150 grams of unsalted butter at room temperature, chopped

200 grams of whole eggs (about 4 large), lightly beaten

In a large bowl, over just simmering water (again, don’t let the bottom of the bowl touch the water), melt the white chocolate and butter together, stirring until smooth.

Whisk the eggs into the mixture.

Continue whisking and heating until the mixture reaches 60 degrees celsius and is slightly thickened.

Remove from the heat and refrigerate, stirring every 15 minutes until the temperature has dropped to 21 degrees celsius.

Buttercream Part 2:

142 grams of unsalted butter

The White Chocolate Custard

The 100 gram portion of lemon curd

Using your freestanding mixer, beat the butter on medium speed until creamy. Gradually beat the white chocolate custard into the butter, scraping down the sides as necessary. Continue beating until stiff, creamy peaks form. Cover and set aside for about 1 hour (I had lunch and came back after about 40 minutes and that seemed fine)

Beat on high for 30 seconds, add the lemon curd and beat to just incorporate.

Putting it all together:

Cut your cooled cakes in half (horizontally, duh). This is not that tricky, just make sure you have plenty of bench space. Sliding two strips of baking paper under each piece will also help to maneuver them (you can pull the strips out from between the layers without dislodging much curd/buttercream at all).

Spread just under half the lemon curd on each of the bottom layers (leaving just a little left over). Spread not quite to the edges, the weight of the layers will push it further out.

Spread a little (~ a tablespoon) of buttercream on your serving plate (this stops the cake from lurching around)

Put a lower layer, spread with curd on the serving plate. Set an upper layer on top. Spread with about 1/2 a cup of buttercream, spreading not quite to the edges).

Put the next lower layer on top of this:

Set the final upper layer on the very top. Use the remaining buttercream to cover the top and sides of the cake:

Swirl the leftover lemon curd through the buttercream on the top of the cake:

Slice, serve and eat:

Do I need to say how good this tastes? I may have overdone the amount of buttercream on the top of the cake, but even so, it is truly lovely. Lemony, white-chocolatey and a cake that is dense but not at all dry.

Not only was it worthy of using up my baking pass, it has patched up the cracks in my relationship with the abominable white chocolate.

 

Hurry up and grow August 31, 2010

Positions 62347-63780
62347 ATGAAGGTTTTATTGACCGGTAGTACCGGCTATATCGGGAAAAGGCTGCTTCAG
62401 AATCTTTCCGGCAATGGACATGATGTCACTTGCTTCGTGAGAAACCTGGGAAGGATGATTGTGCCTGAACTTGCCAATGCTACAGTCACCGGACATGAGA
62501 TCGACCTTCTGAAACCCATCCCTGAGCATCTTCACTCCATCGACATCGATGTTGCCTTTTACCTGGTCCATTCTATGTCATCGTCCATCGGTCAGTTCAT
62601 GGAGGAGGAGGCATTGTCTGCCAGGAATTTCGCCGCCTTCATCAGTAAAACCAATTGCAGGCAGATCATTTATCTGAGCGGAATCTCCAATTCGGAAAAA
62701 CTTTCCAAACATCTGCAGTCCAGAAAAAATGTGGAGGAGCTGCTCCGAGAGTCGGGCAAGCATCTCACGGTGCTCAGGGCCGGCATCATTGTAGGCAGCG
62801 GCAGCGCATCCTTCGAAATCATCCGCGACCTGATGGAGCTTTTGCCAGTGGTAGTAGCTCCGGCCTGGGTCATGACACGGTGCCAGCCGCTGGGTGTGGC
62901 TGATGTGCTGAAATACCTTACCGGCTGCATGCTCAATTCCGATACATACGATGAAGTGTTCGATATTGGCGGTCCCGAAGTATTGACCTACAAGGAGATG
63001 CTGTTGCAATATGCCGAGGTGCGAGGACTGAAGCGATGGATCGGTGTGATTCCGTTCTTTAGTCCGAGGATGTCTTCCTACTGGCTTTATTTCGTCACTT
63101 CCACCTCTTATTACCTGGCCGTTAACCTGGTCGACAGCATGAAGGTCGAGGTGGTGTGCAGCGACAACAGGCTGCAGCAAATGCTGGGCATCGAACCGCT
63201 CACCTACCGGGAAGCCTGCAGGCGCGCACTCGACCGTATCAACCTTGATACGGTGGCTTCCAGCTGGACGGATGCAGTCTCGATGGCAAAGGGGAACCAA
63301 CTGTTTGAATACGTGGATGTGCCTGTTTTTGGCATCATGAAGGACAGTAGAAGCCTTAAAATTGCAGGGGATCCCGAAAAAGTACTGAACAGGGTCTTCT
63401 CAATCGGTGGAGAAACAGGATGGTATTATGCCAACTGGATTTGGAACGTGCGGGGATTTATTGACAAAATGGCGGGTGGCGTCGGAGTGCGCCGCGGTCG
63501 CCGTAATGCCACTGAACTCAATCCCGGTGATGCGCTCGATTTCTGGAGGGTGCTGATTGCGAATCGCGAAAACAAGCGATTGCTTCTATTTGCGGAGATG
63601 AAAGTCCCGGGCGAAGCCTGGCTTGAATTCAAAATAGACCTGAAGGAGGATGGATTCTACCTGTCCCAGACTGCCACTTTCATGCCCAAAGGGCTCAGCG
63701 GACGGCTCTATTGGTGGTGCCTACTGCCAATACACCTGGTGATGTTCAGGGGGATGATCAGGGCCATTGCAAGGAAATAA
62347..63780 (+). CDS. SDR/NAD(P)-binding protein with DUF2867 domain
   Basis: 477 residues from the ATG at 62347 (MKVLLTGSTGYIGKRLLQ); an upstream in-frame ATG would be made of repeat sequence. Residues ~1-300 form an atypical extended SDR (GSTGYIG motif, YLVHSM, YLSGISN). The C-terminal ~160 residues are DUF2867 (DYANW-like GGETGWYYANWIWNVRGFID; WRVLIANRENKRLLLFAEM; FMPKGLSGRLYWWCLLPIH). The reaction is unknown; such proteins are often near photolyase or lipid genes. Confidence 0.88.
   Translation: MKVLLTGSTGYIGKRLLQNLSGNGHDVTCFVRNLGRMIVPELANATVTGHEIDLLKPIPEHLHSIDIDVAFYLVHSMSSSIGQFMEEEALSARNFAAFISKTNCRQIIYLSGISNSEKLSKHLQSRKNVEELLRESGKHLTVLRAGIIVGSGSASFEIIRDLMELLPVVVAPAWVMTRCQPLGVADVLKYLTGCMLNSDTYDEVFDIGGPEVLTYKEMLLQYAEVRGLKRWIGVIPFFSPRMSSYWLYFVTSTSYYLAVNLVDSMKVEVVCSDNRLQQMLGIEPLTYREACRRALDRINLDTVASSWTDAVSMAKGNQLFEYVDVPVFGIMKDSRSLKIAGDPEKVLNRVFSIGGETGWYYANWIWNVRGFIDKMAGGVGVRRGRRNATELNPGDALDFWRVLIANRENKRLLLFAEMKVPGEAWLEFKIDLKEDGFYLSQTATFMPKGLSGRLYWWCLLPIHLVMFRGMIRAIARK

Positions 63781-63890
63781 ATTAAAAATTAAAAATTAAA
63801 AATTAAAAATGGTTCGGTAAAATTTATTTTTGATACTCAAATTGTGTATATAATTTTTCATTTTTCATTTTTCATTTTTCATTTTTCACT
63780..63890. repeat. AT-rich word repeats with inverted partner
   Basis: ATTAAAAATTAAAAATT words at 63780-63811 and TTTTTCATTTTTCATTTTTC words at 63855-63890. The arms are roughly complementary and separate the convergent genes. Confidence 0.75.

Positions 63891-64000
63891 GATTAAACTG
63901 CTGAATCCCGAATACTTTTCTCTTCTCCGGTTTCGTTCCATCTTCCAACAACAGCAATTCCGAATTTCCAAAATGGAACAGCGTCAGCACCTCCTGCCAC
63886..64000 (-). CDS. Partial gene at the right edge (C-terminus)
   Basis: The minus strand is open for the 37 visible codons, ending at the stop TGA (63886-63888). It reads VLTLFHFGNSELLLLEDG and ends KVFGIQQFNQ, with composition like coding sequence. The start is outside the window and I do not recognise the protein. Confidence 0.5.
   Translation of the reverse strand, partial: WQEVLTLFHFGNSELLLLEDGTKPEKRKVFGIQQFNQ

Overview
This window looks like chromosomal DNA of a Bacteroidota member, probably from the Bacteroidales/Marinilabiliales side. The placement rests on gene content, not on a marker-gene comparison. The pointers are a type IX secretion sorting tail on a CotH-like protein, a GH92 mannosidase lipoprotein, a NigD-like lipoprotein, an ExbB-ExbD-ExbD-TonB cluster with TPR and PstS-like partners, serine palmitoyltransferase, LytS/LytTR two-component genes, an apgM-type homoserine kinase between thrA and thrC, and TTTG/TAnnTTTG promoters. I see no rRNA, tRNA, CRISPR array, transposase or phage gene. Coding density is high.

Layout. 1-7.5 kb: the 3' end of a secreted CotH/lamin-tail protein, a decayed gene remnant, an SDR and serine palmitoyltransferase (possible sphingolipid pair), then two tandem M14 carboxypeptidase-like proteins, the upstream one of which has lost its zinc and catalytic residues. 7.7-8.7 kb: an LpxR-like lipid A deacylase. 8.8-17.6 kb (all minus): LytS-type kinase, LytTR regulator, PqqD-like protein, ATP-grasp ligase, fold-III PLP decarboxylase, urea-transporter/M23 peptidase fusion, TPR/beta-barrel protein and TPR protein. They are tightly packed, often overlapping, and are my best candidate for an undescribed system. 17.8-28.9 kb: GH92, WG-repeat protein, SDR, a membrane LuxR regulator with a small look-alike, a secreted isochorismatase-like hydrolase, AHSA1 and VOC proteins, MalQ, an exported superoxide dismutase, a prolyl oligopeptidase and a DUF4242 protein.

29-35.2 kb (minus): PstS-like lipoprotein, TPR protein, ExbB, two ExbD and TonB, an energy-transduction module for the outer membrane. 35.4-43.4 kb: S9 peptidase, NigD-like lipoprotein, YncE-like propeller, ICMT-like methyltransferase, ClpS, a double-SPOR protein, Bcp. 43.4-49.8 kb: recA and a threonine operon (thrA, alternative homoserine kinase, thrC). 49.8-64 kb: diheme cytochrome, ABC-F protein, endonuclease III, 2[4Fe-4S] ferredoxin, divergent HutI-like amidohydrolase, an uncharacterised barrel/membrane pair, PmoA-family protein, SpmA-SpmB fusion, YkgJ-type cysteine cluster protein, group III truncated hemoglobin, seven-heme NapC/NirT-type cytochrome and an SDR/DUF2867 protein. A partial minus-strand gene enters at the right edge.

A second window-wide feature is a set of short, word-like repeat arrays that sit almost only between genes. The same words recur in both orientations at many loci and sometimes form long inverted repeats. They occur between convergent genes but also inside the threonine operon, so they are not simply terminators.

Filed under: Things that aren't sweet — titchandboofer @ 11:32 am
Tags: , , , ,

Late last summer I planted asparagus seeds. This was a seriously long-term investment in our culinary future. Although the tiny seedlings popped up – perfect asparagus in miniature – within weeks, there won’t be any harvesting for another eighteen months. Until then they grow, achingly slowly, in our raised vegetable bed, taunting me with their tiny perfection. On the upside, once an asparagus bed gets going you can leave it in place for years and years (seven or perhaps twenty, depending which source you might believe). Once something is planted in the garden, no matter what stage of its development, I am reluctant to buy it elsewhere. Partly this is thriftiness (or stinginess, if that’s your angle), partly it’s about attempting to honour the principles of eating seasonally, and partly it’s about the satisfaction of making do with what one has to hand. Sometimes though, as with eggs, I cave in to desire.

Cheat’s Risotto

2 tablespoons of olive oil

50 grams of unsalted butter

2 shallots, finely chopped

330 grams of arborio rice (or other risotto rice, as you wish)

250 mls of white wine (I keep a 2 litre cask of dry white in the pantry for just such a thing)

1 litre of vegetable stock (I use 2 massel ultra stock cubes) hot

3 bunches of asparagus

1 cup of grated parmesan

zest & juice of a lemon (homegrown, slightly redemptive)

Heat the olive oil and butter in a large saucepan/deep sided, wide frypan over low heat. Add the onion and cook, stirring, for 3-5 minutes until softened.

Increase the heat to medium, add the rice and stir to coat the grains.

Add the wine and stir for 1-2 minutes until the liquid is absorbed.

Gradually add the hot stock, one ladleful at a time, allowing each to absorb before adding the next. Now there are two schools of thought on this process – stirring vs non-stirring with occasional swirling. If you stir, particularly if it’s vigorous, your end result will be a thicker texture. If you swirl occasionally the end result is a looser risotto. Entirely up to you.

Carry on until the rice is cooked but not too soft. This will take 20-30 minutes. It’s best if you don’t wander off during this time. Inattention can lead to a much gluggier result.

In the meantime, trim the woody ends off the asparagus. Peel the stalks, leaving the tips intact. Chop into ~5cm segments.

Blanch in boiling, salted water for about 3 minutes, until just tender. The tips will be bright green. Drain, then refresh in cold water. I have read a theory that putting the peelings into the water you’ll blanch the asparagus in gives an extra-asparagusy flavour. I tried this and just found it fiddly without an appreciable difference in flavour.

When the risotto is almost done, add the asparagus, parmesan, lemon zest and juice. Gently combine then season with sea salt and black pepper to taste. Cover and set aside for 5 minutes, then serve.

It’s hard to turn down a good risotto. Some are dreadful. I once worked in a pub where the name risotto was given to cooked rice fried up with chunks of whatever and peas (always with the peas) then sprinkled with parmesan. Fine to eat if you’re a house-sharing uni student, at the end of a feet-blistering shift, if you need a heavy dose of carbs and salt, and you can disguise its hideousness with the wine bottle rejects of the night. Not fine if you’re bothering to cook yourself a dinner you plan to enjoy.

This is worth the moderate amount of effort and attention. For extra carby-deliciousness, serve it up with chunks of fresh crusty bread slathered with real butter. Oh and a bit of white wine won’t go astray.